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What Austin Teens Wish Publishers Knew

17 March 2019

From Publishers Weekly:

Last week I blogged about what some of our local teens are reading, but I also like to check in with our teens toward the beginning of the year to see what they’re looking for, what they’re sick of, and what they wish they could tell publishers. So what’s on their minds? Well, as a group they definitely don’t love covers with real people on them these days, are tired of tropes and predictable plot lines, and (most of them) are enjoying the YA horror trend, as long as it doesn’t get too gory or steamy.

. . . .

CONSENSUS: Series, within reason:

  • “Shorter series. I often like duologies as long as the second book can hold its own up against the first. For series, more than six is definitely a NO.” –Aurora
  • “Trilogies work. They offer enough room for authors to resolve plot holes in their work, and it’s not so long that the writing gets stale.” –Gustavo
  • “I prefer trilogies, but there can be exceptions like Harry Potter. Duologies are fine, but they often feel like one big book.” –Ivy

. . . .

What 10 trends or tropes are you SO tired of?

  • Love triangles
  • Terminally ill main characters
  • Instant love or best friends
  • Emotionless guys
  • The mean girl / enemy at school
  • Popularity tropes (it honestly doesn’t exist in the same way anymore)
  • “Bad Boy” characters
  • Teens not stressing about college or never doing homework and still getting good grades. Also teens with no extracurricular commitments.
  • Not talking to adults about serious issues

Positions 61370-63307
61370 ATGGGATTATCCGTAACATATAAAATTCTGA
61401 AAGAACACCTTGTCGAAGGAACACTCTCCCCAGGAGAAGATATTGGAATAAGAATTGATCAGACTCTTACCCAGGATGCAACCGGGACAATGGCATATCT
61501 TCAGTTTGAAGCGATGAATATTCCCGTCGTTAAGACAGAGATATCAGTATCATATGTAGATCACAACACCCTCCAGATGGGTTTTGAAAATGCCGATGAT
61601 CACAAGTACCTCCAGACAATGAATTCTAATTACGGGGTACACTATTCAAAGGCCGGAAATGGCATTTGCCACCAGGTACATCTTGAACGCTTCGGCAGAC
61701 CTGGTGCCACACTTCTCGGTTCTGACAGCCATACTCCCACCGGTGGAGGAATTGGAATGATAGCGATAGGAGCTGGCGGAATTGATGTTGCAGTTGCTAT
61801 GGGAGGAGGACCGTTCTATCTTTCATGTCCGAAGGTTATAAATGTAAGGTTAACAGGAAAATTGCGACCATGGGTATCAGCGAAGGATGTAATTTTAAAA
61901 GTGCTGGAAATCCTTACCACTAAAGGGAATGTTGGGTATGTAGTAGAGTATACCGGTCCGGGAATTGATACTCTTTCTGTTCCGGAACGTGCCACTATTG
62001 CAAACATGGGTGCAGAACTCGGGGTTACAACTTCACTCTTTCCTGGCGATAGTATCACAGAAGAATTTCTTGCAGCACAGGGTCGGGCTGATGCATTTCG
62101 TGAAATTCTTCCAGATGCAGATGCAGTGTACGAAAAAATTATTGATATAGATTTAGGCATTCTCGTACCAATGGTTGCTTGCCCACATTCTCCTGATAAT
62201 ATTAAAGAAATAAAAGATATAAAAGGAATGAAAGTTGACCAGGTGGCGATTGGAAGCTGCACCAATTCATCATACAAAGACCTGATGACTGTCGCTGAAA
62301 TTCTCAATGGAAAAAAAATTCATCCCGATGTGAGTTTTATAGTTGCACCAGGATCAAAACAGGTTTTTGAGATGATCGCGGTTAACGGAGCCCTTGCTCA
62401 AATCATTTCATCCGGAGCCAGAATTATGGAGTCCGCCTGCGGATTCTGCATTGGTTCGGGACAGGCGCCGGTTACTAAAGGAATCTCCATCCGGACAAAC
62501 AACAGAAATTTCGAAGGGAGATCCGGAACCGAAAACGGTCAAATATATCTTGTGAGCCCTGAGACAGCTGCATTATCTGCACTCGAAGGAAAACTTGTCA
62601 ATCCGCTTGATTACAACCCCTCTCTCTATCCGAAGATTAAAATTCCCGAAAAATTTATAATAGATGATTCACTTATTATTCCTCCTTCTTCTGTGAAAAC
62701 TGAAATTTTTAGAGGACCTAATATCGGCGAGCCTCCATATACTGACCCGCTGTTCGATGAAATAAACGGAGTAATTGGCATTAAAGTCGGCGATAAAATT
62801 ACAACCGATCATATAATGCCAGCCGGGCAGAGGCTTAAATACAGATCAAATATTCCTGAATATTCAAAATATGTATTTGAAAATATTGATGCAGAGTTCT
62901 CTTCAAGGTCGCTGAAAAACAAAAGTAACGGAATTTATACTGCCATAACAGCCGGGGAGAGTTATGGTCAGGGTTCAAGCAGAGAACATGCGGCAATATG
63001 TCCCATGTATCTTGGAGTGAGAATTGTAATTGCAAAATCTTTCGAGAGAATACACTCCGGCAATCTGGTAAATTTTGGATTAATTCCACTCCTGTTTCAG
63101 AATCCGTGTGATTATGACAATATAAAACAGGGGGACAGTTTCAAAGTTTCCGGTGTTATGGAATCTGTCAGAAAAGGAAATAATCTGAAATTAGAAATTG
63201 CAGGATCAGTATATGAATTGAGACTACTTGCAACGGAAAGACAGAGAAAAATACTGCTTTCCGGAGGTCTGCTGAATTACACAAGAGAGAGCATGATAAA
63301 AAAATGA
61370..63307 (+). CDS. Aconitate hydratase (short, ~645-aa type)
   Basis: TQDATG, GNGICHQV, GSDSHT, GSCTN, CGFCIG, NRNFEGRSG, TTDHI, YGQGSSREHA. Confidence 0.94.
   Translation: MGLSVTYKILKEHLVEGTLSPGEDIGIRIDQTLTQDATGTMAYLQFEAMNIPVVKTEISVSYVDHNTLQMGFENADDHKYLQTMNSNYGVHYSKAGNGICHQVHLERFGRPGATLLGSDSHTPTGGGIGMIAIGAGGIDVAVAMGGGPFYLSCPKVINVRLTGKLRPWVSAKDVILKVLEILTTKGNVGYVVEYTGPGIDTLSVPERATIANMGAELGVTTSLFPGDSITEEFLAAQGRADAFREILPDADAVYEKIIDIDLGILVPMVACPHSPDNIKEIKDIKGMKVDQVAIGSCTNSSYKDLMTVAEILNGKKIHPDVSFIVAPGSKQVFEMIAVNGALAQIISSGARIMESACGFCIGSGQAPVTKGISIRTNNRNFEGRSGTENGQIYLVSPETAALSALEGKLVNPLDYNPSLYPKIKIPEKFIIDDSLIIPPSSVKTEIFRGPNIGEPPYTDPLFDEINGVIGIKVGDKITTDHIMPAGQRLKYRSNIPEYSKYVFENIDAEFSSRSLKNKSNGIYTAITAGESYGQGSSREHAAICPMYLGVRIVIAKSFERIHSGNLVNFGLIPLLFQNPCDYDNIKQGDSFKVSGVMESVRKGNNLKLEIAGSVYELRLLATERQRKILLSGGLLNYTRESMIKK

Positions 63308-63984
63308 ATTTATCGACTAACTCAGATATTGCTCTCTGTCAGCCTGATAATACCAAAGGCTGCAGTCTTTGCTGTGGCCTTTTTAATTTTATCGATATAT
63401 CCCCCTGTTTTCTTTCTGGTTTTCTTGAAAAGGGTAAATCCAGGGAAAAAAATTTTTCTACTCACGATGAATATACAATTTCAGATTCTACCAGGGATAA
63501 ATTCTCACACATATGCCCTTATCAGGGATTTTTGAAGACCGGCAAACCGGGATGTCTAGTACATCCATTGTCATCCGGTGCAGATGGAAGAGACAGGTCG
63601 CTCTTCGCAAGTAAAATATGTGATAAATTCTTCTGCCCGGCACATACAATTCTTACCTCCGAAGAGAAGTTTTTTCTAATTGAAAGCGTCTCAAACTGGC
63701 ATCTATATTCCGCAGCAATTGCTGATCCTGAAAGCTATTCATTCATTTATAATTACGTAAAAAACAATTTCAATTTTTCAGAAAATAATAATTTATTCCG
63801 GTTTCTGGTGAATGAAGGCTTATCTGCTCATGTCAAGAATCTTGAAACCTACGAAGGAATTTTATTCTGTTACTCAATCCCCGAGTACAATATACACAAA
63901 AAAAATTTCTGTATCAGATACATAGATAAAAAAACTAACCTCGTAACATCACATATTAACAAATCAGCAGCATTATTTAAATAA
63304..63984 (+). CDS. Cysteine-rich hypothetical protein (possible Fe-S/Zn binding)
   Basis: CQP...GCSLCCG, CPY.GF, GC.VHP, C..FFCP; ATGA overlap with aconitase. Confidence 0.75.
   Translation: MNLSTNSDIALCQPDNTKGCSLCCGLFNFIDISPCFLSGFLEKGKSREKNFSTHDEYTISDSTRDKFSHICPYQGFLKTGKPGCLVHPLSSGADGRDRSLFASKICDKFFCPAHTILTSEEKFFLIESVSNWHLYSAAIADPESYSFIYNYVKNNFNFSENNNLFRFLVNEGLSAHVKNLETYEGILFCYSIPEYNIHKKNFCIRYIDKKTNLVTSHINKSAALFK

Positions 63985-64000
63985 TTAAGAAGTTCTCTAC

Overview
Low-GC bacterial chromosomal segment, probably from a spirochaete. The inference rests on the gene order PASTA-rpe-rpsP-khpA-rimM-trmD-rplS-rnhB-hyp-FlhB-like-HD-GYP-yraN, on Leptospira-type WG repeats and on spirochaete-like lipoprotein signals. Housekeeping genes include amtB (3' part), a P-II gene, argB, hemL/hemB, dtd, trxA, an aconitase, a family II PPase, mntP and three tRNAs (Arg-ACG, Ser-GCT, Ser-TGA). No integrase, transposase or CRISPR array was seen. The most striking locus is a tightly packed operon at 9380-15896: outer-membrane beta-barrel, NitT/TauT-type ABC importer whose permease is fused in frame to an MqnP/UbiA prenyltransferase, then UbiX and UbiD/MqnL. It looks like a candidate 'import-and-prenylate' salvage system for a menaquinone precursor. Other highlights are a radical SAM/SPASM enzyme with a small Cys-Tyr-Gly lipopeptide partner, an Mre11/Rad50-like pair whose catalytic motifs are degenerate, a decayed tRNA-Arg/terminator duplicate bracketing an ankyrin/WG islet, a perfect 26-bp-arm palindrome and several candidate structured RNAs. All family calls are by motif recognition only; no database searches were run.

• Titles that are like: The __ __ of __ __

. . . .

What do you personally want to see less of this year?

  • “Dystopian novels because they are always too cliché, too similar to others, or scientifically impossible.” –Aurora
  • “The guy always falling for the girl. Guys in books get rejections all the time, but sometimes girls get their hearts broken too, rather than getting a perfect romantic resolution.”–Sofia
  • “Fewer chances for people who have been called out for doing sketchy stuff to get published.”–Xander
  • “Fewer retellings, more original stories.” –Ivy
  • “In high fantasies where the guy or girl is abusive, but they reveal those actions were because they liked the other person.” – Sumayyah

Link to the rest at Publishers Weekly

Fantasy/SciFi, YA

7 Comments to “What Austin Teens Wish Publishers Knew”

  1. What Publishers Wish Austin Teens Knew

    We offer only what we think will sell the best. If you don’t like what we sell, vote with your money. If enough of you don’t buy it then we’ll try selling something else.

    ““Fewer chances for people who have been called out for doing sketchy stuff to get published.””

    Please define ‘sketchy stuff’ for me. If it’s just stuff you and your friends don’t like then go read something else and let those that like that type of ‘sketchy stuff’ get their fix.

    Oh, about the ‘call outs’ shaming the writers to not write. Don’t be surprised when your favorite writer gets called out in turn because there is no way to please everybody at the same time – well maybe there is – but that would have to be the dullest thing ever written …

    Oh, and why are you even looking at ‘publishers’? Plenty of indie stuff out there – much of it on pare with what those ‘publishers’ have been slinging. 😉

  2. A high school teacher I know said this; “People are fantastic observers and terrible interpreters.”

    In other words, they don’t know what the hell they want. If it’s good they’ll read it even if it violates all their “rules.”

    • They might be “good observers” but they generally make terrible witnesses. Short retention span, maybe? 🙂

      • They will always interpret what they ‘think’ they saw/heard/read.

        Sorta like the ones that can find something offensive in anything. (‘Baby it’s cold outside’ comes to mind …)

  3. I want to see less of whatever I don’t like. I am incapable of refraining from reading stuff I don’t like. I don’t care if anyone else likes what I don’t like. They are all wrong.

    In fact, if I’m not interested in reading it, it should never have been published. I am worldly, sophisticated, and nuanced, and I am so weary of stuff that doesn’t interest me.

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